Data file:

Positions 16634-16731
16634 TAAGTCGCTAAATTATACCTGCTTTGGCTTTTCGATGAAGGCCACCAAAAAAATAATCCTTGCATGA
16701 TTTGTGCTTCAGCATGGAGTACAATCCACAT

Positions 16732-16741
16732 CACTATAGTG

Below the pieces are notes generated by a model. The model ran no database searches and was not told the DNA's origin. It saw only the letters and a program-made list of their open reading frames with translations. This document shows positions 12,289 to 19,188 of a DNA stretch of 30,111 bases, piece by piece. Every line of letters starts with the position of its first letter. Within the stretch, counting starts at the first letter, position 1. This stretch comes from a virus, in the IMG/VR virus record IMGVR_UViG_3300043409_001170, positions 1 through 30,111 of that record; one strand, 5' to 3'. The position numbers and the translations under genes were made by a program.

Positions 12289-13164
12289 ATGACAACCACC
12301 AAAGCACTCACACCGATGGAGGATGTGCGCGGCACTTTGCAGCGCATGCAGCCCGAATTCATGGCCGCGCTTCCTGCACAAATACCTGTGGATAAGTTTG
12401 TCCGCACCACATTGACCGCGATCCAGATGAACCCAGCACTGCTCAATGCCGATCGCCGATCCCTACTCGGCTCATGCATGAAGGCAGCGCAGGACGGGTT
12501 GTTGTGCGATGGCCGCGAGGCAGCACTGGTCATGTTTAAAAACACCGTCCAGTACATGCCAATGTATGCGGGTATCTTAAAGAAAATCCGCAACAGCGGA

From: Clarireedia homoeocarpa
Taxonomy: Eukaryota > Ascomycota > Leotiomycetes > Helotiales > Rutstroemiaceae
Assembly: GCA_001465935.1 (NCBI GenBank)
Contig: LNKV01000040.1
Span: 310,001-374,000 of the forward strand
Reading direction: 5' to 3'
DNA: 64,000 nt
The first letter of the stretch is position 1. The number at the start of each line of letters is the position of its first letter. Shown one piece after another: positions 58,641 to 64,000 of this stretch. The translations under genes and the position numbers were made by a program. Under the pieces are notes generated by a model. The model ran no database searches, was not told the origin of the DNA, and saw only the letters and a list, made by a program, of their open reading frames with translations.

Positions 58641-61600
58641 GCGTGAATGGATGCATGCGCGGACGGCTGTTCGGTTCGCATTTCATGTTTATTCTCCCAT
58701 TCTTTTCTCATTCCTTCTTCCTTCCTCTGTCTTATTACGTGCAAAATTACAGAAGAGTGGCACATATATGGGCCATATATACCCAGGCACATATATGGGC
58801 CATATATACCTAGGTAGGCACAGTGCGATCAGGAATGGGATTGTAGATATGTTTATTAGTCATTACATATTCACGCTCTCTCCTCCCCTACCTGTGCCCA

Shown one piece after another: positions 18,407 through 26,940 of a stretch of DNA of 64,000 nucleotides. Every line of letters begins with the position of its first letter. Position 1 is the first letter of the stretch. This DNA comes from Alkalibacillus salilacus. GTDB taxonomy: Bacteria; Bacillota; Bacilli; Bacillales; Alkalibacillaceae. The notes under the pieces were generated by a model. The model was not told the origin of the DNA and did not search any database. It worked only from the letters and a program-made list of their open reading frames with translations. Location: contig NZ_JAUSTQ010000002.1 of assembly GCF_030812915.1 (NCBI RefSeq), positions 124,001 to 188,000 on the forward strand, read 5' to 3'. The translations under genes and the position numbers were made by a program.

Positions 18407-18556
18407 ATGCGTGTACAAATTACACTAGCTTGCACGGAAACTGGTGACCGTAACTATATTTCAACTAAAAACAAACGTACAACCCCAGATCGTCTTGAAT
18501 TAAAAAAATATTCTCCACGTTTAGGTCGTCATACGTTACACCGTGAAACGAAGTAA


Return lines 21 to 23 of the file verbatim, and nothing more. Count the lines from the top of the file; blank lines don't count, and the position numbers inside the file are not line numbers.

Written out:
58641 GCGTGAATGGATGCATGCGCGGACGGCTGTTCGGTTCGCATTTCATGTTTATTCTCCCAT
58701 TCTTTTCTCATTCCTTCTTCCTTCCTCTGTCTTATTACGTGCAAAATTACAGAAGAGTGGCACATATATGGGCCATATATACCCAGGCACATATATGGGC
58801 CATATATACCTAGGTAGGCACAGTGCGATCAGGAATGGGATTGTAGATATGTTTATTAGTCATTACATATTCACGCTCTCTCCTCCCCTACCTGTGCCCA